Nitroglycerin patch fails to improve post-stroke functional outcomes

Audrey Abella
20 Feb 2019
Nitroglycerin patch fails to improve post-stroke functional outcomes

Prehospital, transdermal delivery of the nitric oxide (NO) donor nitroglycerin did not reduce blood pressure (BP) and post-stroke disability in patients with suspected ultra-acute stroke, according to the results of the RIGHT*-2 trial presented at ISC 2019, thus debunking the conventional belief that early NO administration to supplement the low vascular NO concentrations may benefit acute stroke.

In this ambulance-based trial, 1,149 patients (mean age 73 years, 52 percent male) with presumed stroke (ischaemic stroke [52 percent], transient ischaemic attack [TIA, 9 percent], and intracerebral haemorrhage [13 percent]) and systolic BP of >120 mm Hg were randomized 1:1 to receive either a paramedic-delivered nitroglycerin 5-mg patch or a similar sham dressing within 4 hours of symptom onset. Nearly 40 percent of participants received treatment within the ‘golden hour’ (first 60 minutes after onset). Further treatment was administered in-hospital for up to 3 days. [Lancet 2019;]

Baseline BP measurements among participants with confirmed stroke or TIA were 163.2/91.9 mm Hg. Despite BP reductions upon hospital admission (by 5.8/2.6 mm Hg) and on day 2 (by 5.3/2.6 mm Hg) with the nitroglycerin patch, there were no differences in BP measurements between groups on days 3 and 4.

At 90 days, similar modified Rankin Scale (mRS) scores were observed between the nitroglycerin and the sham arms in the intention-to-treat cohort (mRS, 3 vs 3, adjusted common odds ratio [acOR], 1.04, 95 percent confidence interval [CI], 0.84–1.29; p=0.69). However, nitroglycerin was associated with a trend for worse functional outcomes in participants with confirmed stroke or TIA (acOR, 1.25, 95 percent CI, 0.97–1.60; p=0.083), particularly among individuals with intracerebral haemorrhage (acOR, 1.87, 95 percent CI, 0.98–3.57; p=0.057).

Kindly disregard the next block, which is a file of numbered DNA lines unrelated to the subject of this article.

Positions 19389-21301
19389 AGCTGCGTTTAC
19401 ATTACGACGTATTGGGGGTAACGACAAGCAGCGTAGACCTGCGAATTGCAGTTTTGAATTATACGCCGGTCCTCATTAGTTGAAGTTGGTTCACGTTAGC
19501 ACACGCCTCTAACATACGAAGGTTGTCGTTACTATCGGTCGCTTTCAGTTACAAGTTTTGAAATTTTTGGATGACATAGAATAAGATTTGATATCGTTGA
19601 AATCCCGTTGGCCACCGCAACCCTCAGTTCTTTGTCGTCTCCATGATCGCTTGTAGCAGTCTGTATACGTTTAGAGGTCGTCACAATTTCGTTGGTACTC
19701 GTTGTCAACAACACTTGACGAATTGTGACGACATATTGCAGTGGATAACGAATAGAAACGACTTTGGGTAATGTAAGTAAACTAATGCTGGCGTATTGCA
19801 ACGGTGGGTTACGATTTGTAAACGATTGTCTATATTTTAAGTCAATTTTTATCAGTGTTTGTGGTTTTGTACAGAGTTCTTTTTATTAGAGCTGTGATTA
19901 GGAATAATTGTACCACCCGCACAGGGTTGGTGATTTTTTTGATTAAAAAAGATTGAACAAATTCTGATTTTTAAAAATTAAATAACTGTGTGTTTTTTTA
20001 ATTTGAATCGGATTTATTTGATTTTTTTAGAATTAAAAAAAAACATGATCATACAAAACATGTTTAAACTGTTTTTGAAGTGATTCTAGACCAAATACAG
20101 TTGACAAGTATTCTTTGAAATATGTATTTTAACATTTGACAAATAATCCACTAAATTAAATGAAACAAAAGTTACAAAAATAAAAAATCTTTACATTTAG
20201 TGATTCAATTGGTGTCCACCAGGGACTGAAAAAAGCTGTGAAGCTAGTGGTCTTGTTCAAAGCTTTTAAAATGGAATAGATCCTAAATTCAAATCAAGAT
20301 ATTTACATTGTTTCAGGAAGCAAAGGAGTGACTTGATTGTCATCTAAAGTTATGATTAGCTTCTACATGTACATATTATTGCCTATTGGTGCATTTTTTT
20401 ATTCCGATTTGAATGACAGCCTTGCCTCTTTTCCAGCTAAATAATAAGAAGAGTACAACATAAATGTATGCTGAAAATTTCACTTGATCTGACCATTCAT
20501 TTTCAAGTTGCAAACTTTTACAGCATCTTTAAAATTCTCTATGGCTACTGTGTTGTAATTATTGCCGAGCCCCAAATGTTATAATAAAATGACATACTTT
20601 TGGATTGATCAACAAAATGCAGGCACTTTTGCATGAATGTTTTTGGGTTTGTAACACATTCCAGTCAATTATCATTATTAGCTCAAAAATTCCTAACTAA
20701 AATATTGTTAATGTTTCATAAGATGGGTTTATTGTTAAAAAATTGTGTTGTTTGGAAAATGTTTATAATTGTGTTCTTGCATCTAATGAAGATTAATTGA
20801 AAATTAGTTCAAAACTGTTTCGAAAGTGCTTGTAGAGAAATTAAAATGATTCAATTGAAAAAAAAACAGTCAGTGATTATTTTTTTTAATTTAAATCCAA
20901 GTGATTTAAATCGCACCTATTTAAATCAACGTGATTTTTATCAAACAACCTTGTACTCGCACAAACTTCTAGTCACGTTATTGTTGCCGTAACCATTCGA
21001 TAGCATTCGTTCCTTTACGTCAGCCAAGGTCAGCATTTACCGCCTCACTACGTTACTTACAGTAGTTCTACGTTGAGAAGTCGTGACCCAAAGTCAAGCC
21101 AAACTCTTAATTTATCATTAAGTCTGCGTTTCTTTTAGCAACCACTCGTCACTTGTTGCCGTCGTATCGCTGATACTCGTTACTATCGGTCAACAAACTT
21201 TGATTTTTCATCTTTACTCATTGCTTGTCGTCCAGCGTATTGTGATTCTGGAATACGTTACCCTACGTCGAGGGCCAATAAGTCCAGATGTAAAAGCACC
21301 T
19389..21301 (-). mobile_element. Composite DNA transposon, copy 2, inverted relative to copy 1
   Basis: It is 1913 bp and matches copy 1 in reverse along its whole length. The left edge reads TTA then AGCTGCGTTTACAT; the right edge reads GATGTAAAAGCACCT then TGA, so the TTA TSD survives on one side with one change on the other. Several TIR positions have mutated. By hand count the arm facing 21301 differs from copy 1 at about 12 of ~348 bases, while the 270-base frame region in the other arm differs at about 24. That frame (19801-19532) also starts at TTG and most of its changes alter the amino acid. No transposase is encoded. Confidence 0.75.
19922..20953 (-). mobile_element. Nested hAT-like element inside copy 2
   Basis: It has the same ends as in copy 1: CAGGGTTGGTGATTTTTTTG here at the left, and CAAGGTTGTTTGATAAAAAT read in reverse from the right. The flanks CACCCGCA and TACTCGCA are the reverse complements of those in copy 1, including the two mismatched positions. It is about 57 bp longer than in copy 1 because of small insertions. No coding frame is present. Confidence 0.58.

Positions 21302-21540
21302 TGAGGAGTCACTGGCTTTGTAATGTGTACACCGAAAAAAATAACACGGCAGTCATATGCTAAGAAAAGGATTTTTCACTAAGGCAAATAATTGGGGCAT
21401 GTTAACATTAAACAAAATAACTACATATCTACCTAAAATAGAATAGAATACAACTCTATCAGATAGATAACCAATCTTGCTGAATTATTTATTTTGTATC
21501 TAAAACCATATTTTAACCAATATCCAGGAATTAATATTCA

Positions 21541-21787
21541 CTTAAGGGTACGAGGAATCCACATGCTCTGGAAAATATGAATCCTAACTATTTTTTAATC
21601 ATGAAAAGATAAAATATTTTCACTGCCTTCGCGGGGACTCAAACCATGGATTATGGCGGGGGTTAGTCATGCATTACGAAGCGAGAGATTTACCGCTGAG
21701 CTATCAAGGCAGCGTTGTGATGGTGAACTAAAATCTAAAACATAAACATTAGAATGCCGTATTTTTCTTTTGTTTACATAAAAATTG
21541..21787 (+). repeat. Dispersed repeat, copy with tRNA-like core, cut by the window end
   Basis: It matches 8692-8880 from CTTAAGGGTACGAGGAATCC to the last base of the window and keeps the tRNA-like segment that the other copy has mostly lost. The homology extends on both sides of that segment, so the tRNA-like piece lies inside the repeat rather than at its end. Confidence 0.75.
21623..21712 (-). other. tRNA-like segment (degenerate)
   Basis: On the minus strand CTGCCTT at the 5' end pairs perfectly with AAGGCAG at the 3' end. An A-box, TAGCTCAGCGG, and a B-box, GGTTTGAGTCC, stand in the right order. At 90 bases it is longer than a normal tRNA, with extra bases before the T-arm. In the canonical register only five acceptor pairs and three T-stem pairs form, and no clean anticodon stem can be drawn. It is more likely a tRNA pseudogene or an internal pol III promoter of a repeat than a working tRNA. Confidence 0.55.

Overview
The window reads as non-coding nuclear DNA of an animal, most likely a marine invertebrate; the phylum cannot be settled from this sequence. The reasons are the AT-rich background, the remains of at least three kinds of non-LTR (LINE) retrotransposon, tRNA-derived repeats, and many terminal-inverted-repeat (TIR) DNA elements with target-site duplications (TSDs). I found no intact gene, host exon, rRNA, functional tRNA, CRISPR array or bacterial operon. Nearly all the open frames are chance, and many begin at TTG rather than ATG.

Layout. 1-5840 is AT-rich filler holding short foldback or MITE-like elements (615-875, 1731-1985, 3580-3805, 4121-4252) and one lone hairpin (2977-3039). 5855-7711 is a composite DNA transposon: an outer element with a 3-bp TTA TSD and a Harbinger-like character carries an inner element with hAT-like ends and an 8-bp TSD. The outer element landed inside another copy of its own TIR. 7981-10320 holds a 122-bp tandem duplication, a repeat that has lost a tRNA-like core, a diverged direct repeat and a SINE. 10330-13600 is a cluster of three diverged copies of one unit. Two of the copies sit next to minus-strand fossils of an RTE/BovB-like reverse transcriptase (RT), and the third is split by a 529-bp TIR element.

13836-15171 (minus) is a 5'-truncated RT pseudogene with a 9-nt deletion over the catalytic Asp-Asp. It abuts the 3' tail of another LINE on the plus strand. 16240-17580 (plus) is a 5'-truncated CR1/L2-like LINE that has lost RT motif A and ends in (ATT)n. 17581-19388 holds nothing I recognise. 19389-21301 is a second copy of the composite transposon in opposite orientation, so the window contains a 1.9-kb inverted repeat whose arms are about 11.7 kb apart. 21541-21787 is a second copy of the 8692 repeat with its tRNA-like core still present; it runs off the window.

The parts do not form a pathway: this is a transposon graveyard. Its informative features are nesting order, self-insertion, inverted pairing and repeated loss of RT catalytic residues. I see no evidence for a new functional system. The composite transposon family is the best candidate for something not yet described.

NO donors have a vasodilatory action leading to improved cerebral blood flow and reduced BP. [Nitric Oxide 2005;12:141-149; J Neurointerv Surg 2016;10:29-33] However, the vasodilatory effect may be counterproductive as it could also lead to very early haematoma expansion, the researchers pointed out. The reported antiplatelet effects of nitroglycerin may intensify the haematoma expansion and eventually counter its BP-lowering effect. [J Pharmacol Exp Ther 2000;292:326-330].

“[Therefore,] treatment with nitroglycerin cannot be recommended very early after stroke,” said study author Dr Philip Bath from the University of Nottingham in Nottingham, UK, in a press release.

However, the results contradict the findings in previous trials (ie, ENOS**-early and RIGHT), which could be due to “chance rather than any true positive or negative effect of nitroglycerin,” noted the researchers. The earlier randomization (median, 71 vs 257 minutes) and the older participants in RIGHT-2 may also account for the discrepancies, they added. “[RIGHT-2] participants were more likely to have [comorbidities and those] with intracerebral haemorrhage … were more likely to still be in a period of haematoma expansion.” Furthermore, RIGHT-2 may have fallen short in terms of treatment duration given the longer, 7-day treatment window used in the other two trials, they added.

While the findings failed to shed light on the potential of nitroglycerin in improving post-stroke outcomes, a key takeaway is establishing the feasibility of conducting a paramedic-delivered, ambulance-based trial in this setting, noted the researchers. “[T]reatment is most effective when administered rapidly after symptom onset. Ideally, treatment would be started before hospital admission to reduce stroke-to-needle time,” they said.

Certain limiting factors (ie, insufficient treatment, the inclusion of stroke patients who would not typically participate in hospital-based trials) must also be taken into account despite the large sample size and generalizability of the results given the wide inclusion criteria, noted the researchers. Severe intracerebral haemorrhage leading to rapid deterioration and death may have neutralized any treatment effect, they said, hence the need for careful monitoring in subsequent trials.

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